Saturday, June 2, 2012

Carbon Capture and Sequestration, Revisited

I previously posted about an empirical study that my colleagues and I at the University of Utah law school's Stegner Center for Land, Resources, and the Environment and the Institute for Clean and Secure Energy conducted on carbon capture and sequestration ("CCS").  The point of the study was to try to assess, from the perspective of the CCS industry, what the biggest barriers are to CCS commercialization and, accordingly, what CCS law and policy should look like.

With both coal plants and CCS in the news recently, I thought it might be worth revisiting a few interesting points from that study I did not highlight before.  Some of the study findings were most important because they added empirical heft to what many commentators already suggested.  For instance, many have suggested that some of the biggest problems with CCS are its cost and potential liability issues, and our study confirmed that those are in fact leading barriers to CCS commercialization.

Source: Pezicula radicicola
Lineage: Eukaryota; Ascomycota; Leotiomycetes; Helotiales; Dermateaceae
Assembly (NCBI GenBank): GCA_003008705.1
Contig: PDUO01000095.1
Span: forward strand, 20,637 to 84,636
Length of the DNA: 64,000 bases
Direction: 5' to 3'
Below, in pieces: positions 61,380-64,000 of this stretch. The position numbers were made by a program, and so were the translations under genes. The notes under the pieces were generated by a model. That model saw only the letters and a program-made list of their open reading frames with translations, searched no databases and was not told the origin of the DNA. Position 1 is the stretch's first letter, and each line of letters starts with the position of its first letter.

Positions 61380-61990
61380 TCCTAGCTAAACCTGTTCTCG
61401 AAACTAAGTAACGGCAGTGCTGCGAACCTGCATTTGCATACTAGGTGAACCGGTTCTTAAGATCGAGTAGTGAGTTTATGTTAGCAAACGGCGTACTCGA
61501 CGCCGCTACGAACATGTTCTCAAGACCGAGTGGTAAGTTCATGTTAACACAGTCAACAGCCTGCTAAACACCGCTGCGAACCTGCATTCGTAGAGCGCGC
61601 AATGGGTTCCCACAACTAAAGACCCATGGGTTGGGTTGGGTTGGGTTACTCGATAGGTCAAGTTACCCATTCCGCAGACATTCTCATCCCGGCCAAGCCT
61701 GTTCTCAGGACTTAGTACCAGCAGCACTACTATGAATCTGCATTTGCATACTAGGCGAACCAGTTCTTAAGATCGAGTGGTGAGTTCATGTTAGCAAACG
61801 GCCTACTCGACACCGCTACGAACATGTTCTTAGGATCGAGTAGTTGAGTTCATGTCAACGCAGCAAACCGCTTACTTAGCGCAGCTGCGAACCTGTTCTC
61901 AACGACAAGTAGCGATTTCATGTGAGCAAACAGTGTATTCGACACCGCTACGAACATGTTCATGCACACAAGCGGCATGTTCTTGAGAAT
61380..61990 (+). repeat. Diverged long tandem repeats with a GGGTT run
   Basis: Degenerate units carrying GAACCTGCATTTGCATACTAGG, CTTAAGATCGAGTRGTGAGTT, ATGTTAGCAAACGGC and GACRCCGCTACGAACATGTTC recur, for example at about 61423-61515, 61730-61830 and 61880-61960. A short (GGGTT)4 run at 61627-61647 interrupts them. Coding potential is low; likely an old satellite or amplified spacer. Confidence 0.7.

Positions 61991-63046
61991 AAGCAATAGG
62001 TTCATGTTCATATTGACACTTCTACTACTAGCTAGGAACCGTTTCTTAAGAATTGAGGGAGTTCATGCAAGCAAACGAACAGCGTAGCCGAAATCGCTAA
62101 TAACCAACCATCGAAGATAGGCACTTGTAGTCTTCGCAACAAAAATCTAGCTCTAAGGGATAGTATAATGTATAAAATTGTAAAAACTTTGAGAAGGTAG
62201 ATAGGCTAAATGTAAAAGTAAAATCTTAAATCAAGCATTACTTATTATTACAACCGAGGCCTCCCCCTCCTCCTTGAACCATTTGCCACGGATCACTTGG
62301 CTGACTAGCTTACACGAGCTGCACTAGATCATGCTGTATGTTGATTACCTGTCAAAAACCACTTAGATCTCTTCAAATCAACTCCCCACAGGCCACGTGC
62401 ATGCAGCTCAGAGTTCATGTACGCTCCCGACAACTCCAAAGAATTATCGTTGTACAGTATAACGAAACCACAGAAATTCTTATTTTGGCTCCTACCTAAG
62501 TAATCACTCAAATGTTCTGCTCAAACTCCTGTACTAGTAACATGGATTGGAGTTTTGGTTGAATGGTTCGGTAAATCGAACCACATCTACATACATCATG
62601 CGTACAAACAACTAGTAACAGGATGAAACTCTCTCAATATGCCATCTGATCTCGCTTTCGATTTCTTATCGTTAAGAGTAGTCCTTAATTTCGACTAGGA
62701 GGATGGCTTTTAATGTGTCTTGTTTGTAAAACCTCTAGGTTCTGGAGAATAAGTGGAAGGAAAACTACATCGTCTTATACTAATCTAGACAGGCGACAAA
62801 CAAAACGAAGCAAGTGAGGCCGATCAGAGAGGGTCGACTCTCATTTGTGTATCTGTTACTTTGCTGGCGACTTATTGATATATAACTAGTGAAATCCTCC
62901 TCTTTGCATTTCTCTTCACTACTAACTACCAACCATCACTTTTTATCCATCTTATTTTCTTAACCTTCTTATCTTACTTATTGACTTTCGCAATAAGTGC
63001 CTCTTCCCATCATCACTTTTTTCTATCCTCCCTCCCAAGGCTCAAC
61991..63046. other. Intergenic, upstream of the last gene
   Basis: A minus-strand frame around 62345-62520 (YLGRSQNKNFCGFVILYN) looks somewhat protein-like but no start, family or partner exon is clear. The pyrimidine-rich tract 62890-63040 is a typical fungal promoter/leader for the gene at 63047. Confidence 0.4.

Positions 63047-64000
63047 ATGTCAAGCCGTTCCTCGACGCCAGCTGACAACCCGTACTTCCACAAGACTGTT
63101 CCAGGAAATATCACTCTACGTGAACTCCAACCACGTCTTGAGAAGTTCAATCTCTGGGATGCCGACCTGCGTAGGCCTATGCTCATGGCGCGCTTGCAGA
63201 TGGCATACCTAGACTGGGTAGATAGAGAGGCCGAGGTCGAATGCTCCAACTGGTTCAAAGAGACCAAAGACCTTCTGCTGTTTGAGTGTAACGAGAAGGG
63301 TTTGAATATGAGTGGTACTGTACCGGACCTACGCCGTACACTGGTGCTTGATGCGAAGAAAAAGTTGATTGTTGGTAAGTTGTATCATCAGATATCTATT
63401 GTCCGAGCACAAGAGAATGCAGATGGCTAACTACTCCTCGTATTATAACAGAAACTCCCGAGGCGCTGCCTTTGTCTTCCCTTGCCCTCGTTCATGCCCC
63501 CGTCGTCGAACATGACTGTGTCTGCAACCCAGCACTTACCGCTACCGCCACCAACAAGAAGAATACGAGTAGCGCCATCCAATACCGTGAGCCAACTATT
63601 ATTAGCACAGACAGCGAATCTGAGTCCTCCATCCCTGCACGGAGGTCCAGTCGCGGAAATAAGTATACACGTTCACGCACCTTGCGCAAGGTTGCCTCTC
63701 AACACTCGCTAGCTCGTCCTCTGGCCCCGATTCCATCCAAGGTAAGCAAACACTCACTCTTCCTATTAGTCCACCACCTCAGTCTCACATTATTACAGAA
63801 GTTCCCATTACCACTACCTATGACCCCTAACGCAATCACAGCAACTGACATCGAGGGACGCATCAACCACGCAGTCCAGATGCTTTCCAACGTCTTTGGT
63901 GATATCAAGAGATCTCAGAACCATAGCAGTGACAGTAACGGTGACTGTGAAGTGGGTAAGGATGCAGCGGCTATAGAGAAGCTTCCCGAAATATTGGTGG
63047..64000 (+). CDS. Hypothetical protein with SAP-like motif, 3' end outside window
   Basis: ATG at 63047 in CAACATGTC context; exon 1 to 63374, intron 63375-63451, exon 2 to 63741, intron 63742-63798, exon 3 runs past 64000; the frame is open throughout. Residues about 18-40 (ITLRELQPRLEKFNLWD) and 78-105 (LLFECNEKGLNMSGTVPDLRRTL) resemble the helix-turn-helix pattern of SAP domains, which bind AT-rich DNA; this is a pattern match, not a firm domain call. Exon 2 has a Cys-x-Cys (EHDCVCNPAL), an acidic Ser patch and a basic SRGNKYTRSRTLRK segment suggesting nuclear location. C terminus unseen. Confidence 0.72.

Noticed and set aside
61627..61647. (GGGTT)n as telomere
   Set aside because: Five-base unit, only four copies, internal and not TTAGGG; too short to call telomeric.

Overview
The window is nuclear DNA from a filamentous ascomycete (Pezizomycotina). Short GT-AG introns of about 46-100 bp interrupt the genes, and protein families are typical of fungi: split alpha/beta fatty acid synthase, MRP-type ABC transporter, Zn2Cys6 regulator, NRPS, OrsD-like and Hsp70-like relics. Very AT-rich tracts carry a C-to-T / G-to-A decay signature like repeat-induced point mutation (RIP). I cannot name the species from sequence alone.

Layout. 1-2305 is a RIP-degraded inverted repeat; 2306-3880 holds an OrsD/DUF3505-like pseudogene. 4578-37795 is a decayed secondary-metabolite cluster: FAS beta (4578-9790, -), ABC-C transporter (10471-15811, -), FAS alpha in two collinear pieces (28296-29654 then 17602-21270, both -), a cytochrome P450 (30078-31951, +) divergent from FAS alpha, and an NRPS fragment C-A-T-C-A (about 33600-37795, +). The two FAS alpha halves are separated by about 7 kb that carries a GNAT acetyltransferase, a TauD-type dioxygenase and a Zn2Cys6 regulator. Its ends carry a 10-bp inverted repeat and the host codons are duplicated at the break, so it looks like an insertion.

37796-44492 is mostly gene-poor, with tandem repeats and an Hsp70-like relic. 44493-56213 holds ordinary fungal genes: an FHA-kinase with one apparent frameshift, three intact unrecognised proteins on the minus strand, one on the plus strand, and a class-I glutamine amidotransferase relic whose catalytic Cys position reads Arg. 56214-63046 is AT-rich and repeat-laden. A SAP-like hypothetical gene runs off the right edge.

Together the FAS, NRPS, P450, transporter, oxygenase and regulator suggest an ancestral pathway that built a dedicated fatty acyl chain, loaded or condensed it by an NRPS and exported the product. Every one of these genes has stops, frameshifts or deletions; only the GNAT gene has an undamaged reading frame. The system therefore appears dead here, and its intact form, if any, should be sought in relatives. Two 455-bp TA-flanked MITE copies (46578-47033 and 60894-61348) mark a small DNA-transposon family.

On the other hand, the study revealed some facts that run counter to conventional CCS wisdom.  One of these was that the CCS industry is generally quite confident in its technology.  That stands in contrast to many reports, which suggest that big demonstration projects must be built before CCS can be deployed at a broad scale.  Of course, AEP has now abandoned -- at least for the time being-- its demonstration project, but the fact that this project was operational at all underscores, at least to a degree, our finding that CCS technology can function on the big stage.

Another interesting finding was that the CCS industry is very interested in a comprehensive, rather than piecemeal, regulatory regime.  This jives with industry's general craving for certainty but not necessarily with political calls in the media for a hands-off approach to regulation of industries with environmental impacts.  Moreover, the survey findings were rather clear that industry wants not just a comprehensive regulatory regime but one that uses a cooperative federalism model with federal regulatory floors but state implementation to adjust to local conditions.  In any case, in a world where many lambast federal regulation at all, it is very clear that the CCS community thinks there is a federal role of some kind to play in governing carbon capture and sequestration.


- Lincoln Davies

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